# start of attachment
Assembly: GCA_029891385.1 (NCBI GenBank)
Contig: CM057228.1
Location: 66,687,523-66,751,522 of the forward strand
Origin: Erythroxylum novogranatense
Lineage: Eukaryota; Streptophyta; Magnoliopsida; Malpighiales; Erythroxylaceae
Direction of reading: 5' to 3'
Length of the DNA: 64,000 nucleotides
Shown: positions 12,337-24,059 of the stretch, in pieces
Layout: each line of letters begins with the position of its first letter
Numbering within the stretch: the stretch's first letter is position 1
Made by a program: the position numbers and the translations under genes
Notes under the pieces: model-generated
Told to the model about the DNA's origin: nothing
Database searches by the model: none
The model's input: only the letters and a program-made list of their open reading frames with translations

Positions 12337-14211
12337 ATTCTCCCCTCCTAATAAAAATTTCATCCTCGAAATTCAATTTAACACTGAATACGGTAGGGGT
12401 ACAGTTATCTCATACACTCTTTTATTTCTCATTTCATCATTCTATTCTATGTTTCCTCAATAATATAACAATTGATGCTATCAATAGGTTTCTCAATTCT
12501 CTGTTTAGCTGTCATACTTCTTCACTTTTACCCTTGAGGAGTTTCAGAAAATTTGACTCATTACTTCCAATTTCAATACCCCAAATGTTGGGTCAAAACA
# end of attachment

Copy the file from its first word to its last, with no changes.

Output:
Assembly: GCA_029891385.1 (NCBI GenBank)
Contig: CM057228.1
Location: 66,687,523-66,751,522 of the forward strand
Origin: Erythroxylum novogranatense
Lineage: Eukaryota; Streptophyta; Magnoliopsida; Malpighiales; Erythroxylaceae
Direction of reading: 5' to 3'
Length of the DNA: 64,000 nucleotides
Shown: positions 12,337-24,059 of the stretch, in pieces
Layout: each line of letters begins with the position of its first letter
Numbering within the stretch: the stretch's first letter is position 1
Made by a program: the position numbers and the translations under genes
Notes under the pieces: model-generated
Told to the model about the DNA's origin: nothing
Database searches by the model: none
The model's input: only the letters and a program-made list of their open reading frames with translations

Positions 12337-14211
12337 ATTCTCCCCTCCTAATAAAAATTTCATCCTCGAAATTCAATTTAACACTGAATACGGTAGGGGT
12401 ACAGTTATCTCATACACTCTTTTATTTCTCATTTCATCATTCTATTCTATGTTTCCTCAATAATATAACAATTGATGCTATCAATAGGTTTCTCAATTCT
12501 CTGTTTAGCTGTCATACTTCTTCACTTTTACCCTTGAGGAGTTTCAGAAAATTTGACTCATTACTTCCAATTTCAATACCCCAAATGTTGGGTCAAAACA